by Arcadii Averchenko
This sad and tragic occurrence began thus:
THREE PERSONS, IN three different poses, were carrying on an animated conversation on the sixth floor of a large apartment building.
The woman, with plump beautiful arms, was clutching a bed sheet to her breast, forgetting that a bed sheet could not do double duty and cover her shapely bare knees at the same time. The woman was crying, and in the intervals between sobs she was saying:
“Oh John! I swear to you I’m not guilty! He set my head in a whirl, he seduced me—and, I assure you, all against my will, I resisted—”
One of the men, still in his hat and overcoat, was gesticulating wildly and upbraiding the third person in the room:
“Scoundrel! I’m going to show you right now that you will perish like a cur and the law will be on my side! You shall pay for this meek victim! You reptile! You base seducer!”
The third in this room was a young man who, although not dressed with the greatest meticulousness at the present moment, bore himself, nevertheless, with great dignity.
“I? Why, I haven’t done anything! I—” he protested, gazing sadly into an empty corner of the room.
“You haven’t? Take this, then, you scoundrel!”
The powerful man in the overcoat flung open the window giving out upon the street, gathered the young man who was none too meticulously dressed in his arms, and heaved him out.
Finding himself flying through the air the young man bashfully buttoned his vest, and whispered to himself in consolation:
“Never mind! Our failures merely serve to harden us!”
And he kept on flying downward.
He had not yet had time to reach the next floor (the fifth) in his flight, when a deep sigh issued from his breast.
A recollection of the woman whom he had just left poisoned with its bitterness all the delight in the sensation of flying.
“My God!” thought the young man. “Why, I loved her! And she could not find the courage even to confess everything to her husband! God be with her! Now I can feel that she is distant, and indifferent to me.”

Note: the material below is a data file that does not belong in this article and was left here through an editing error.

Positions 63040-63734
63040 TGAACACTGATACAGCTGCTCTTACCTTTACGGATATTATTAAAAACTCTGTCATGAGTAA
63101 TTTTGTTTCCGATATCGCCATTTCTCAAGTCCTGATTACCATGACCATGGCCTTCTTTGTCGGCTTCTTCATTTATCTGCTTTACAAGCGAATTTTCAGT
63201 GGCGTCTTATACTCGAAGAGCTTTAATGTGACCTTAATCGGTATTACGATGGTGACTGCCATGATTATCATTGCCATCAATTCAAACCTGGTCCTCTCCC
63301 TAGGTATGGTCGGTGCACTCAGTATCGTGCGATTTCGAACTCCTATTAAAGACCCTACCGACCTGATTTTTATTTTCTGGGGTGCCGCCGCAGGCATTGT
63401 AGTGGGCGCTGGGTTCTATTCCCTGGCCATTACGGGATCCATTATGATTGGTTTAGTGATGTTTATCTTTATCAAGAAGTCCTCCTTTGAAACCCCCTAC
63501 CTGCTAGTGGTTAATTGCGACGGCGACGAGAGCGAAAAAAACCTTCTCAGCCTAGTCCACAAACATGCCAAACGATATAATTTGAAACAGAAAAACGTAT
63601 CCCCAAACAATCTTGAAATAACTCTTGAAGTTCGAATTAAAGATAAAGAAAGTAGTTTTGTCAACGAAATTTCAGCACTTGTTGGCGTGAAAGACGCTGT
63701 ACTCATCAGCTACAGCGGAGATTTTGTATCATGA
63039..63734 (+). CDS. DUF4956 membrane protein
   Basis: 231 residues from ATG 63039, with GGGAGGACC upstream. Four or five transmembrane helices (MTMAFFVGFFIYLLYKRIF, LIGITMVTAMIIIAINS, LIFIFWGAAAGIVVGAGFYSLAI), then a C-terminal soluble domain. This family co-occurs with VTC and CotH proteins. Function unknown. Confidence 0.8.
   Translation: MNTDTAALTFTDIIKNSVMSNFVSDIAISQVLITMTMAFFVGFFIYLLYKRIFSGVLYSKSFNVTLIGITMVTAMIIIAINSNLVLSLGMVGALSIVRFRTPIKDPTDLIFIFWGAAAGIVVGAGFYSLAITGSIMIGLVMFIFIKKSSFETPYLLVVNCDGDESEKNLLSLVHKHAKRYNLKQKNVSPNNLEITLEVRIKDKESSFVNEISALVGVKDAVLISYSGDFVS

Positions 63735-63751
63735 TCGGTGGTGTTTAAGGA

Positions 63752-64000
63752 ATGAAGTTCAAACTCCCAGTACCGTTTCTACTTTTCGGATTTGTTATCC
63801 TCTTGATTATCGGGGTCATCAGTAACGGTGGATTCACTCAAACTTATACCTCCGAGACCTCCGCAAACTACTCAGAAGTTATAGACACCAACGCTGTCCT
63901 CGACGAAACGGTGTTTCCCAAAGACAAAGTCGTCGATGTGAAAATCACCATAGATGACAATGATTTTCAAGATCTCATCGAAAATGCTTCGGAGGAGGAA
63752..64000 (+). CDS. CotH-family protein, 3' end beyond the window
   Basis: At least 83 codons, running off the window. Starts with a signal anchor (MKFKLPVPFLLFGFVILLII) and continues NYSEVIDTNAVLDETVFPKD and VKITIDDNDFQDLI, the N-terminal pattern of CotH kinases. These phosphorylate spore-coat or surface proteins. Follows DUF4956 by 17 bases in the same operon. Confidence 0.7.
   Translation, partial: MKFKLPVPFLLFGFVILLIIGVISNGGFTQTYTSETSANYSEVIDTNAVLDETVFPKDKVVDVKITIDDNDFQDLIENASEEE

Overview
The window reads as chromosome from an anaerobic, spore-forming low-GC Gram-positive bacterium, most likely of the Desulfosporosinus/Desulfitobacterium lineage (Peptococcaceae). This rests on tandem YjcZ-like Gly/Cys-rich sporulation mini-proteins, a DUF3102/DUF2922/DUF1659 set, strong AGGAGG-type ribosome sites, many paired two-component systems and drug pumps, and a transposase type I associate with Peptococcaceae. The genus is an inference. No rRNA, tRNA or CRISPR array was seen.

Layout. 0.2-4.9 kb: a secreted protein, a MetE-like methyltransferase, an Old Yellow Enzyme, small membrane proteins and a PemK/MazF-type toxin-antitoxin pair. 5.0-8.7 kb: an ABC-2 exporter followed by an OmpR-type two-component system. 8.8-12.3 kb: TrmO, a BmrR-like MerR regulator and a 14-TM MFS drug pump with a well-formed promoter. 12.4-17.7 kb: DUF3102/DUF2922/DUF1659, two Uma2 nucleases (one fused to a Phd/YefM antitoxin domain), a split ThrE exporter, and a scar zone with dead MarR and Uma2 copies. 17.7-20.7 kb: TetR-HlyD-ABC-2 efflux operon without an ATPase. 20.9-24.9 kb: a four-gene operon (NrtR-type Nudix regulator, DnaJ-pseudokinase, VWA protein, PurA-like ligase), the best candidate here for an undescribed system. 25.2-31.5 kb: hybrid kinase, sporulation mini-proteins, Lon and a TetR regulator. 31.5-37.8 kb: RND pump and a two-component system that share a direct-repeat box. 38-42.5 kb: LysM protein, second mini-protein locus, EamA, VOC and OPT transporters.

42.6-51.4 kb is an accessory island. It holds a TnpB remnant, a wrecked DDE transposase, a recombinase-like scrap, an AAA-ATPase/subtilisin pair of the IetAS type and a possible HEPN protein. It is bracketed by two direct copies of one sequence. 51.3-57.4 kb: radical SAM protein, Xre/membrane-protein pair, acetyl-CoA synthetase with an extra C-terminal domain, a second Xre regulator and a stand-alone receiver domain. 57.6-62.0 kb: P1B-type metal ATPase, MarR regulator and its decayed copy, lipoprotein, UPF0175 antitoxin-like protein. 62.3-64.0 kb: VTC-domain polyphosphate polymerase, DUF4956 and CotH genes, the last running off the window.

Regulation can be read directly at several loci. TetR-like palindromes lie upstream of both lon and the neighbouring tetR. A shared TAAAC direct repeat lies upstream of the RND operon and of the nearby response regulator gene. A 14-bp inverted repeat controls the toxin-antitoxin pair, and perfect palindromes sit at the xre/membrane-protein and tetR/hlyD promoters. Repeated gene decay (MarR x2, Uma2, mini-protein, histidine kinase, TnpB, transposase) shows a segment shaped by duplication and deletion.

With this last thought he had already reached the fifth floor and, as he flew past a window he peeked in, prompted by curiosity.
A young student was sitting reading a book at a lopsided table, his head propped up in his hands.
Seeing him, the young man who was flying past recalled his life; recalled that heretofore he had passed all his days in worldly distractions, forgetful of learning and books; and he felt drawn to the light of knowledge, to the discovery of nature’s mysteries with a searching mind, drawn to admiration before the genius of the great masters of words.
“Dear, beloved student!” he wanted to cry out to the man reading, “you have awakened within me all my dormant aspirations and cured me of the empty infatuation with the vanities of life, which have led me to such grievous disenchantment on the sixth floor—”
But, not wishing to distract the student from his studies, the young man refrained from calling out, flying down to the fourth floor instead, and here his thoughts took a different turn.
His heart contracted with a strange sweet pain, while his head grew dizzy—from delight and admiration.
A young woman was sitting at the window of the fourth floor and, with a sewing machine before her, was at work upon something.
But her beautiful white hands had forgotten about work at that moment, and her eyes—blue as cornflowers—were looking into the distance, pensive and dreamy.
The young man could not take his eyes off this vision, and some new feeling, great and mighty, spread and grew within his heart.
And he understood that all his former encounters with women had been no more than empty infatuations, and that only now he understood that strange mysterious word—Love.